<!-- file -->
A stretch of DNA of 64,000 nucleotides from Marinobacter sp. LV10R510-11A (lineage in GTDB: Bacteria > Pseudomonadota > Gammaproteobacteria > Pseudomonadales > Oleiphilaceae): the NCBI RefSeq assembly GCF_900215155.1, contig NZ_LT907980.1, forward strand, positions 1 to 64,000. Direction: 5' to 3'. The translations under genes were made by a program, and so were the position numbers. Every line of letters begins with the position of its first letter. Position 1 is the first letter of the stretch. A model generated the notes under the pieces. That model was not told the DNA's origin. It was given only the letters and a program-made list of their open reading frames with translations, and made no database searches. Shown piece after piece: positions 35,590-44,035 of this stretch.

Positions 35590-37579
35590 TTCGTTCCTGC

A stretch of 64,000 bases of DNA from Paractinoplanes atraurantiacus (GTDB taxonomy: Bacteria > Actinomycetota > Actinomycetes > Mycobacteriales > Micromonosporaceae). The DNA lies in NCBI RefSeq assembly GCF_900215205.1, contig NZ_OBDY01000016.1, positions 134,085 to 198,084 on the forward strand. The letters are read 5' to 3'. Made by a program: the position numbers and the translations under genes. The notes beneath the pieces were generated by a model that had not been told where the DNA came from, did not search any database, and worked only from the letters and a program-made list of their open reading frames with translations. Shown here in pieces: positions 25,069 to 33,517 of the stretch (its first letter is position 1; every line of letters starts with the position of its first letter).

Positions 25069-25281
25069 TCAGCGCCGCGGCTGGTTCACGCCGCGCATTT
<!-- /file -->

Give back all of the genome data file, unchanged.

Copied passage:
A stretch of DNA of 64,000 nucleotides from Marinobacter sp. LV10R510-11A (lineage in GTDB: Bacteria > Pseudomonadota > Gammaproteobacteria > Pseudomonadales > Oleiphilaceae): the NCBI RefSeq assembly GCF_900215155.1, contig NZ_LT907980.1, forward strand, positions 1 to 64,000. Direction: 5' to 3'. The translations under genes were made by a program, and so were the position numbers. Every line of letters begins with the position of its first letter. Position 1 is the first letter of the stretch. A model generated the notes under the pieces. That model was not told the DNA's origin. It was given only the letters and a program-made list of their open reading frames with translations, and made no database searches. Shown piece after piece: positions 35,590-44,035 of this stretch.

Positions 35590-37579
35590 TTCGTTCCTGC

A stretch of 64,000 bases of DNA from Paractinoplanes atraurantiacus (GTDB taxonomy: Bacteria > Actinomycetota > Actinomycetes > Mycobacteriales > Micromonosporaceae). The DNA lies in NCBI RefSeq assembly GCF_900215205.1, contig NZ_OBDY01000016.1, positions 134,085 to 198,084 on the forward strand. The letters are read 5' to 3'. Made by a program: the position numbers and the translations under genes. The notes beneath the pieces were generated by a model that had not been told where the DNA came from, did not search any database, and worked only from the letters and a program-made list of their open reading frames with translations. Shown here in pieces: positions 25,069 to 33,517 of the stretch (its first letter is position 1; every line of letters starts with the position of its first letter).

Positions 25069-25281
25069 TCAGCGCCGCGGCTGGTTCACGCCGCGCATTT